I’m an engineer, mechanical according to the certificate. Not a good one, but an engineer nonetheless. I know about corrosion and how it works. I’d suspected the leak was caused by corrosion, but was struggling to figure out how the hull had been breached so fast. Now I knew. Modern boilers are made from paper-thin steel to save costs, make them lighter, and make them more energy efficient. This is inherently sensible. The problem is corrosion: even the slightest degradation of thin steel will cause a hole to appear. All boilers deal with corrosion by using sacrificial anodes, but they need to be replaced every few years increasing servicing costs. You can avoid this by using a powered anode, which does not deteriorate with time but – as the name suggests – needs to be powered. When I pulled apart my boiler I found a small 9V battery underneath: that would be the emergency supply when the main power is switched off for whatever reason. The anode wouldn’t need much power, but a 9V battery is not going to keep it working for seven months. As such, the anode stopped working and the boiler itself corroded in short order.
This all came as a surprise to me. The house in which I grew up in rural Wales had a boiler, which from memory was made of steel an inch thick and probably needed a crane to install. If the anode lost power there would be enough allowance in the steel to withstand months or even years of corrosion before springing a leak. But modern boilers have no such margin, they will be made using thin steel and will become useless at the slightest sign of physical degradation. So you have to keep the damned things powered up.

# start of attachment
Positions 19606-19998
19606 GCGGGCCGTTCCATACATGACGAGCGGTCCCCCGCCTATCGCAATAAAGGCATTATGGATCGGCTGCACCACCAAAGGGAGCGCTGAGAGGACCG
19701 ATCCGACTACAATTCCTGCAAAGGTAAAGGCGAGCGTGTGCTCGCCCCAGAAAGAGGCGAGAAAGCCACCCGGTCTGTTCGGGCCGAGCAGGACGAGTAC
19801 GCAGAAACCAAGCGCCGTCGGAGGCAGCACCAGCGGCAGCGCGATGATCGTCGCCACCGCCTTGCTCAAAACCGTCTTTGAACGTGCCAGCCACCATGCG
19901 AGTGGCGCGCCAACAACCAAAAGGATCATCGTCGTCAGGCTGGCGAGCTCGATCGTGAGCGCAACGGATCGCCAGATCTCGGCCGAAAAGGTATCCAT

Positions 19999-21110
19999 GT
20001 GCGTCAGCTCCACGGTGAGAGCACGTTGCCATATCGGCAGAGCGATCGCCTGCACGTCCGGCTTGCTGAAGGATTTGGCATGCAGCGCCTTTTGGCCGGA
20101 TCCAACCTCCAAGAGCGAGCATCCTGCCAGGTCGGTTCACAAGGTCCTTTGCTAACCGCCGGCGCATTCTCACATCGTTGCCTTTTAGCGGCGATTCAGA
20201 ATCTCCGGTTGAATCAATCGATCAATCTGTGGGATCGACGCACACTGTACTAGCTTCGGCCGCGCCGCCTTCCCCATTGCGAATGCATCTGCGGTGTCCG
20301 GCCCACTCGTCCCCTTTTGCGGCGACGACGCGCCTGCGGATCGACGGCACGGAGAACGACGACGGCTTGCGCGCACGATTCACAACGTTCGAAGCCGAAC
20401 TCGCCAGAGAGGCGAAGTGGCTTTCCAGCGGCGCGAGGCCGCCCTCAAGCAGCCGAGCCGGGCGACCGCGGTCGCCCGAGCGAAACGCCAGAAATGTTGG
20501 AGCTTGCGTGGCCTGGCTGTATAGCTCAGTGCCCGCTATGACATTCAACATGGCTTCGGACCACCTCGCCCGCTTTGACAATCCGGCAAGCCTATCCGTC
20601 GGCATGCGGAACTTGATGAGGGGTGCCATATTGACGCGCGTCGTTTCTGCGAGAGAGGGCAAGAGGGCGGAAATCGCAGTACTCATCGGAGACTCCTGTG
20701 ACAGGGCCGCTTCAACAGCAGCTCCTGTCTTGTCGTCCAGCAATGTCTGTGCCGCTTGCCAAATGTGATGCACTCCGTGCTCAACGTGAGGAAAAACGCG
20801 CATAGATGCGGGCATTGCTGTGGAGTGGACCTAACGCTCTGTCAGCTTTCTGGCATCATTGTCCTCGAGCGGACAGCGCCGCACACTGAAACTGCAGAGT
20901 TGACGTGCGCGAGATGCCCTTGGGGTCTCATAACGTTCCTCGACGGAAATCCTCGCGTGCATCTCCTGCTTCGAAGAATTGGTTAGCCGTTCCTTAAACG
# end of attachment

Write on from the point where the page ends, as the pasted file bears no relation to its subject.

I was fortunate enough to find a decent plumber in Annecy who replaced it on 23rd December with a better one for 1,200 Euros including installation, taxes, etc. It was a bit of a dent in the wallet, but it didn’t mean Christmas was ruined.
This isn’t a rant about disposable boilers, though. Old-style boilers might last forever, but that comes at a cost too: you need a strong floor to put them on, and you certainly can’t hang them from a wall like you can the modern ones. You also can’t install them with one person and another one helping, you’d need some serious kit to move them in and out. And they’d also be more expensive to run. There is a reason why modern French apartments are all electric: heating technology and insulation has gotten so good that you no longer need a heavy, industrial central heating system or a gas-fired boiler, and all the equipment you need can be bought from a DIY store and chucked in the back of your car (just about). In the long run, I suspect the savings on heating costs would easily pay for replacing the boiler once every ten or fifteen years (though perhaps not every seven months).
But there’s another point, which as an employee of an oil company I understand well: CAPEX versus OPEX. Most people would rather pay for a cheap boiler and replace it every ten years – $700 up front, then two $1,000 payments at year 10 and 20 respectively, totalling $2,700 – than pay $2,000 up front on Day 1 and not pay anything for the next 20 years. What do economists call it? The time value of money, or something.
And that’s the real benefit of modern boilers: they are cheap according to the price tag hanging off it in the shop.